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28 of 31 people found the following review helpful By Furfloors on April 26, 2010
Format: Hardcover Verified Purchase
This is a great book... great (as in it practically weighs a ton) and great ... (as in it has loads of interesting and entertaining information). My expert son-in-law chef discovered lots about preparing wild game (and he's a former forest ranger). I loved learning basic Irish cooking since my family hails from Connemara. Finally, because of "Forgotten Skills of Cooking," I can devour a perfect Spotted Dog (with no animal cruelty involved).
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15 of 15 people found the following review helpful By wildcrafted on January 25, 2011
Format: Hardcover Verified Purchase
I am still in shock that such a comprehensive, fantastic book exists. If I were to only have one cookbook on my shelf- this would be it.

Nourishing Traditions has been my favorite 'back to basics' cookbook up until now- and I still love it but this by far takes the cake. Like NT it contains several recipes involving herbs and foraged foods and fruits, and gives attention to foods like bone marrow that have long been left out of the modern cookbook. Not only does it contain a huge amount of recipes but it also has a nice aesthetic appeal with its hardcover, purple silk bookmark, glossy pages and beautiful photographs.

This book also gives homesteading tips without going into ridiculous detail- like how to care for chickens, how to smoke food, how to forage, how to clean a fish, diagrams of the cuts of meats of different animals, how to make beer.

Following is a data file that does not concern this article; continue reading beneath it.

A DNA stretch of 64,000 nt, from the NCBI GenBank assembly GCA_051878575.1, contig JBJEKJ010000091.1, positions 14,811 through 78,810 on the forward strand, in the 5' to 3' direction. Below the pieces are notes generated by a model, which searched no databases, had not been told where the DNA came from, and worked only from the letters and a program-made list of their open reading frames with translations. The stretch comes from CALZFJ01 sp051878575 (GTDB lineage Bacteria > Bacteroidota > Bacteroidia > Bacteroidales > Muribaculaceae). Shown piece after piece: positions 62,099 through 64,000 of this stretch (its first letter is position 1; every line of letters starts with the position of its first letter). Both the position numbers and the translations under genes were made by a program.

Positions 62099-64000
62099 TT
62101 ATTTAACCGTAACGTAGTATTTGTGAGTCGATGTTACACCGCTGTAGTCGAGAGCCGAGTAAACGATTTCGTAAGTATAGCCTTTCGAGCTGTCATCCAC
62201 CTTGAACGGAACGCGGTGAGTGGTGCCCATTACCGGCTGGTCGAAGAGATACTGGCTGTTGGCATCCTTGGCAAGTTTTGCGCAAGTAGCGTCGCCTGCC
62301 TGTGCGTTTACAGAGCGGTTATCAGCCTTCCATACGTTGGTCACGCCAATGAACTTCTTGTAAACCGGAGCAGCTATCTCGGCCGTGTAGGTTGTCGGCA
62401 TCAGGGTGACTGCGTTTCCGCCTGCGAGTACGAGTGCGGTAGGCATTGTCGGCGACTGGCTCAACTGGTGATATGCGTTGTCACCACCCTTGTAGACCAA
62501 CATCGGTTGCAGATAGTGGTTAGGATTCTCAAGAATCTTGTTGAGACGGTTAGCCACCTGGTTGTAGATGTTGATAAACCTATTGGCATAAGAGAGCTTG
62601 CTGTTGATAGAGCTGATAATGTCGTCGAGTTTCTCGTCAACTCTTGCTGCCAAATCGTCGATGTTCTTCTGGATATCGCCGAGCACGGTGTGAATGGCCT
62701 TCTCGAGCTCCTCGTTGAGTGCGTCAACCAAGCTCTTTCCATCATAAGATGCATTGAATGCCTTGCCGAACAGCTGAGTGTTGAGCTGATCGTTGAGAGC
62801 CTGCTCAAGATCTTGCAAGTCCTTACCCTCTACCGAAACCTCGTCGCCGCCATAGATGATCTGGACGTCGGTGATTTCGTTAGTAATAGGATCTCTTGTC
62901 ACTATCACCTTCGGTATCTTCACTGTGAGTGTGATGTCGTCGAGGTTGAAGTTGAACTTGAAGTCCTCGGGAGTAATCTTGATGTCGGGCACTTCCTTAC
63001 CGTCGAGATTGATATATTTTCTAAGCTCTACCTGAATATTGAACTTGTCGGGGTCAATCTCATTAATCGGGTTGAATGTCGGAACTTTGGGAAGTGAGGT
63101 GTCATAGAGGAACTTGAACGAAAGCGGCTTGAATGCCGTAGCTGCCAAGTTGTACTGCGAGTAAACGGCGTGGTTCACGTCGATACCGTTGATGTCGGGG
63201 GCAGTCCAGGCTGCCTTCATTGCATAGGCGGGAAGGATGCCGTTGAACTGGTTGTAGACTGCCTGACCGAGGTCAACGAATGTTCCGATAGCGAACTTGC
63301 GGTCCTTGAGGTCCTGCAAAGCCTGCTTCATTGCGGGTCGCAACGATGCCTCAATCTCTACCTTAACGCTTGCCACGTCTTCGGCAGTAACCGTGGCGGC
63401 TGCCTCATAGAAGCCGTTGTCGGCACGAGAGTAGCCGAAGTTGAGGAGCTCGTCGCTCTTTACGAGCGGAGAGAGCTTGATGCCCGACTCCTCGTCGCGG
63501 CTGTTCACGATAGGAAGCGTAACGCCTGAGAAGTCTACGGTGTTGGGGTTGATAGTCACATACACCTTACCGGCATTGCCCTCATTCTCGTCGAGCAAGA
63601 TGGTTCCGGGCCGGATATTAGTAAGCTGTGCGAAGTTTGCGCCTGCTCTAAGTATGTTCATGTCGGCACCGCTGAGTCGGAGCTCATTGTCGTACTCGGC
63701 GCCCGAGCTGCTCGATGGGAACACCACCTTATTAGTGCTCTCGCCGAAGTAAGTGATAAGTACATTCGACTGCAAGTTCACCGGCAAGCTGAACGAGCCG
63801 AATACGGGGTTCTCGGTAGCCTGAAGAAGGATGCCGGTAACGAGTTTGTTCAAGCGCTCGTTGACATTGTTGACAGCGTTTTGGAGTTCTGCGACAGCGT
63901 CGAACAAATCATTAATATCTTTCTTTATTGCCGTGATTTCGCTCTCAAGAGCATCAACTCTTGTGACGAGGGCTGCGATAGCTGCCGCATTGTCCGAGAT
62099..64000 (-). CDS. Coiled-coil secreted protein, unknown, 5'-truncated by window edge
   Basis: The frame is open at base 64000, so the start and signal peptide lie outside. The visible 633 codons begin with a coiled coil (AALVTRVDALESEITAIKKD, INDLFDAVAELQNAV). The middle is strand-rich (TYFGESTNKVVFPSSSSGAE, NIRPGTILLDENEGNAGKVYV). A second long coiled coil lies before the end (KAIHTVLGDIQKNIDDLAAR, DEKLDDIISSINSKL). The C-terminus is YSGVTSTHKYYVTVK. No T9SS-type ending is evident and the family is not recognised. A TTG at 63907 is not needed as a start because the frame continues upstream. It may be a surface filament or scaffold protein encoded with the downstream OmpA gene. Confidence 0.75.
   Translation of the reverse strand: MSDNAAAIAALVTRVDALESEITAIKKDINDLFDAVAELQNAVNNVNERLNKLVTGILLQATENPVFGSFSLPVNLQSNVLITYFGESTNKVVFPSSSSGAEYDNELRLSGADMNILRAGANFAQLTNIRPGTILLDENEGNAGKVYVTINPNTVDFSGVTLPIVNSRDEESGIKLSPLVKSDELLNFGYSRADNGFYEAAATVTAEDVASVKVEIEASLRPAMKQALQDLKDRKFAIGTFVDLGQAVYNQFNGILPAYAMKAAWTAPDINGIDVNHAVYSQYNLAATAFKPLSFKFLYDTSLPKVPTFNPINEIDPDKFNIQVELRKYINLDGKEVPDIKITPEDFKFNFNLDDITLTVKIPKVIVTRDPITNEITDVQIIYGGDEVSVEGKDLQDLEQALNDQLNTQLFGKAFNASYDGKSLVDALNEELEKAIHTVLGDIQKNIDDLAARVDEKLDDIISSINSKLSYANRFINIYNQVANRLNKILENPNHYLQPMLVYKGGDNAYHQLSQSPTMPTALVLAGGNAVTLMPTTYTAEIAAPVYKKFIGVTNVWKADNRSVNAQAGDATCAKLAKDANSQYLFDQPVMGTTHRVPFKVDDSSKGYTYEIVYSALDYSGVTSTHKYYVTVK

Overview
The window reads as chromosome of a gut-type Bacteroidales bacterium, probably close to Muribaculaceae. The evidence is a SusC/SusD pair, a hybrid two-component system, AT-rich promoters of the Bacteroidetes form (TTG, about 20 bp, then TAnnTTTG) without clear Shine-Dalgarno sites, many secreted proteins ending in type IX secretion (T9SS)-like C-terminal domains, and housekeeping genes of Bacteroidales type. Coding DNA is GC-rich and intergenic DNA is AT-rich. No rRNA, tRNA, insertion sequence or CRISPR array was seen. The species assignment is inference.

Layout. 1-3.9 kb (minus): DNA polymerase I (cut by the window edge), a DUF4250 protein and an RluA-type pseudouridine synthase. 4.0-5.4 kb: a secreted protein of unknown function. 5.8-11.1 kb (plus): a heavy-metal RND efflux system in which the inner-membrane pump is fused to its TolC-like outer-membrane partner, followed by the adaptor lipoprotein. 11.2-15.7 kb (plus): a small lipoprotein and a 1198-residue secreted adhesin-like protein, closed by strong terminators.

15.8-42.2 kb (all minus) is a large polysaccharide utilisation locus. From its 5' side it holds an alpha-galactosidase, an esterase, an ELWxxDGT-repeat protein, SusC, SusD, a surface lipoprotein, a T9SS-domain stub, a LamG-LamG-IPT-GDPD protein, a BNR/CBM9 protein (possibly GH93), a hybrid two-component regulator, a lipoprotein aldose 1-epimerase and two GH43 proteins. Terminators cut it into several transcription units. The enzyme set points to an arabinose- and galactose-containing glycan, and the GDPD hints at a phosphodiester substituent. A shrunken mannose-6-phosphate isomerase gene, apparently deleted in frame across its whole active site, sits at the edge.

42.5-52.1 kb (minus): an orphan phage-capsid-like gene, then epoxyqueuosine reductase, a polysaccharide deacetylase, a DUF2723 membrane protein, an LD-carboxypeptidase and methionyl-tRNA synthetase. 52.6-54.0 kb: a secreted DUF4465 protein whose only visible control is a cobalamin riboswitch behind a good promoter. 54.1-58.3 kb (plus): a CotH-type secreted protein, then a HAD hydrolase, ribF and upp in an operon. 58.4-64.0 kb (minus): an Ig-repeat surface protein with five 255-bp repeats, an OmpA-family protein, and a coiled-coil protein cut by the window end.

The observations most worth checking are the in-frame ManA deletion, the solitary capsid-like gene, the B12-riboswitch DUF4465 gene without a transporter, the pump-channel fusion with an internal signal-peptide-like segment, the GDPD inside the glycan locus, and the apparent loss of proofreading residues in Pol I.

And on top of it all- there are short entertaining stories about the author's childhood- mistakes made while cooking and the sometimes delicious surprises that resulted from those mistakes.

Any book that has recipes for dandelion wine and nettle soup has my vote but this goes above and beyond anything I could have dreamed up.
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26 of 30 people found the following review helpful By Grandma TOP 100 REVIEWERVINE VOICE on April 2, 2010
Format: Hardcover
Darina Allen is perhaps not as well known on this side of the pond as Gordon Ramsey (pushing for the use of more fresh, local ingredients in restaurants), Jaime Oliver (great success in moving British schools towards a more healthful school lunch menu, now here in the US working towards the same goal) or Prince Charles (highly involved in the organic/slow food movement in the UK) but she should be.

Darina, called by some "The Irish Julia Child", has been running a cooking school in Ireland for some twenty five years. This book is the product of those lessons, imparting kitchen wisdom and food lore that our generation imbibed with our mother's milk along with the oft-repeated "Use it up, wear it out, make it do or do without!" - wisdom that has disappeared under the onslaught of prepackaged, pre-prepared "food."

Darina and I are of an age. About the time that she started her cooking school I stood in my kitchen one day baking a cake. A young mother from the neighborhood dropped by as I mixed and asked what I was doing. "Baking a cake," I replied. My neighbor looked all around the kitchen, then asked again "What are you doing?" - and again I replied "Baking a cake." This time the young woman examined every nook and cranny, even looking into the trash bin, and then in great frustration practically shouted at me "Tell me what you are doing!" When I again replied that I was baking a cake this young woman said to me "You can't be baking a cake. There is no box!"

Darina's inspiration for her Forgotten Skills classes, which have resulted in this book, was a bit different. She recounts the time she caught a student preparing to dump overbeaten cream into the pig slops instead of simply turning it into butter.